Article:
But to add one last point, the fact that Fruge and Dischler were forced to leave, this caused Garrison to abort another investigation, near Baton Rouge. In the town of Walker, again before the assassination, a guy who looked like Oswald was creating a mild disturbance and said he just came from Cuba  to Florida and was on his way to Dallas.  A similar incident happened in Lafayette. A guy who called himself Lee Harvey Oswald had become truculent at the Holiday Inn and criticized the Kennedy family.  The guy was so bad he made the waitress weep. 

 Fruge and Dischler had to be removed. And they were.

Calvin:  Fred is much worse than that.  As I have shown, his postings are worthless and pernicious  for a myriad of reasons.

Edited by James DiEugenio
Link to comment
Share on other sites

Posted (edited)
13 hours ago, James DiEugenio said:

As I said at the start, a key point that investigators and DA's look for is corroboration and the best kind,  which is independent. That is plentiful here: for starters, you have Fruge, Weiss, Pierson, Owen, White, Wilbans.  (For more, see also Todd Elliott's pamphlet, "A Rose by Any other Name".)

As indicated above, there is also evidence of how she knew about this plot she was talking about.

Another point that professional investigators look for is: can you weave an interconnecting mosaic out of the information so that it fits together to show people working in concert to commit a crime?  Again, the above.

The Cherami evidence, and all its ramifications, were strongly indicative of a plot arranged by the Cuban exiles in concert with the CIA.  This is why the politicians in Baton Rouge fabricated a tall tale to get Dischler and Fruge suspended from Garrison's inquiry.  After all, it was a Jim Crow state, and Kennedy was pushing for integration harder than any other president before him.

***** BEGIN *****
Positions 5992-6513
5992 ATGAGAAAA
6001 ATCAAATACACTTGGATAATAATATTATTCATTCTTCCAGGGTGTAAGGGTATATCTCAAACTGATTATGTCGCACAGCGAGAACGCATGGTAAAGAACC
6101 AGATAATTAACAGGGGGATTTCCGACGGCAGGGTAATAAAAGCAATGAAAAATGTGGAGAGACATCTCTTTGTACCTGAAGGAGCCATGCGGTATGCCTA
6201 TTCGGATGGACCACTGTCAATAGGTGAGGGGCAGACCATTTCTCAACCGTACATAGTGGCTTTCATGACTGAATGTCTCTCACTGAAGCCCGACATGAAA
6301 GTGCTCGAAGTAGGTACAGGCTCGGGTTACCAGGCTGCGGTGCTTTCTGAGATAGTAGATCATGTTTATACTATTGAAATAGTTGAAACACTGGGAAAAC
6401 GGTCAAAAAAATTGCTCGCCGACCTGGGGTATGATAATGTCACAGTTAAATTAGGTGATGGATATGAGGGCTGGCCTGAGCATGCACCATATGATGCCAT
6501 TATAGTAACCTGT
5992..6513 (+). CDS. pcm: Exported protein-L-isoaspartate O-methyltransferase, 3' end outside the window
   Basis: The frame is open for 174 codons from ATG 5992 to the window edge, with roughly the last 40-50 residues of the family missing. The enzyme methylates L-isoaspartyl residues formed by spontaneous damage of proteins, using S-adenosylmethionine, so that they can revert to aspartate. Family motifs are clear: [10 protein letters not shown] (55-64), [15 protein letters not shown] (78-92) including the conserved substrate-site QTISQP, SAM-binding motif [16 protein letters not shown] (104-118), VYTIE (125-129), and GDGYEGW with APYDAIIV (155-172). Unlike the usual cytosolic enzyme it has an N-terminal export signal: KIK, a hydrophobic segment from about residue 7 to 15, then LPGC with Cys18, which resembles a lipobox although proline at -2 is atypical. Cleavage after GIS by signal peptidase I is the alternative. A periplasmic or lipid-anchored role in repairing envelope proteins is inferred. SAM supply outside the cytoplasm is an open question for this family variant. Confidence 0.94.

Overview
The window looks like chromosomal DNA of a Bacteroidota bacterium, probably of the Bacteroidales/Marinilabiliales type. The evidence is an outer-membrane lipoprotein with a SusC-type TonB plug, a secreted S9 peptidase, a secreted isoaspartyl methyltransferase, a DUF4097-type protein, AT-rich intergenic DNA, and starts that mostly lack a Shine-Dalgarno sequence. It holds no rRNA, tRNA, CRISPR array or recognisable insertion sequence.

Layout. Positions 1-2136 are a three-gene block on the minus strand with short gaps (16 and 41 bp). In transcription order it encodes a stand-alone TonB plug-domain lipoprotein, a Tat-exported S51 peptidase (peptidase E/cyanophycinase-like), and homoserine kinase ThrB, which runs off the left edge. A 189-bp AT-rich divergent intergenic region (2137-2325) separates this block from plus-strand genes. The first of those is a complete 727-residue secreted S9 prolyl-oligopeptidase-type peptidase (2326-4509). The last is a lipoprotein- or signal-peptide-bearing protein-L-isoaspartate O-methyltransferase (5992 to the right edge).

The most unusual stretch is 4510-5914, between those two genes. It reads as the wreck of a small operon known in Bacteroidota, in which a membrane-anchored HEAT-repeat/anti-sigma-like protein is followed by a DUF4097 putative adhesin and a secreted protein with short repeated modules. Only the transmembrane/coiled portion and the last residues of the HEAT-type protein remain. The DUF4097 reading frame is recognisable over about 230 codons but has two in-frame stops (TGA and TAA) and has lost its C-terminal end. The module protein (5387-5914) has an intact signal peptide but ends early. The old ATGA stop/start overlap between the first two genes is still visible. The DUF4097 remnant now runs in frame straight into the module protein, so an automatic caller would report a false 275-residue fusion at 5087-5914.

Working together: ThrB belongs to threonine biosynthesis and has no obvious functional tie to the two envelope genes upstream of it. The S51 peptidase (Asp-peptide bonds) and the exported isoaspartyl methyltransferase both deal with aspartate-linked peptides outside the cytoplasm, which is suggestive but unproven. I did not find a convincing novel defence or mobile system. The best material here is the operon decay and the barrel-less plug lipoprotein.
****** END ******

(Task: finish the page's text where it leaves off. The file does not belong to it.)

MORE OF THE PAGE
But to add one last point, the fact that Fruge and Dischler were forced to leave, this caused Garrison to abort another investigation, near Baton Rouge. In the town of Walker, again before the assassination, a guy who looked like Oswald was creating a mild disturbance and said he just came from Cuba  to Florida and was on his way to Dallas.  A similar incident happened in Lafayette. A guy who called himself Lee Harvey Oswald had become truculent at the Holiday Inn and criticized the Kennedy family.  The guy was so bad he made the waitress weep. 

 Fruge and Dischler had to be removed. And they were.

Calvin:  Fred is much worse than that.  As I have shown, his postings are worthless and pernicious  for a myriad of reasons.

Jim D. knows his stuff (to put it mildly), and the Rose Cheramie angle is compelling.

 

That LHO knew Clay Shaw, Ferrie and many other anti-Castro elements, or CIA assets in New Orleans, seems beyond reasonable doubt. The Clinton episode is just one of many. 

Researchers should remember that affidavits and other paper materials were often "bent" by officials to fit a narrative. Back then there were no smartphones, and tape-recordings were not routinely made (indeed, the FBI by rule did not tape-record interviews---to what purpose?). Even LHO was interviewed without a tape recorder and scant note-taking.  

Beyond all that, earnest JFKA researchers are trying to pry the truth out of opaque and obstructionist government officials. Sometimes disinformation is planted. Other times information is destroyed. 

Jeez, if you want to find fault in the JFKA, I think officialdom is front and center by a mile. The most important political murder in US history results in the shoddy investigation and an ersatz autopsy, and bogus evidence (CE399). 

Just happened that way? Rather unlikely, no? 

 

 

 

 

 

Edited by Benjamin Cole
typo/small add on
Link to comment
Share on other sites

Please sign in to comment

You will be able to leave a comment after signing in



Sign In Now
 Share

×
×
  • Create New...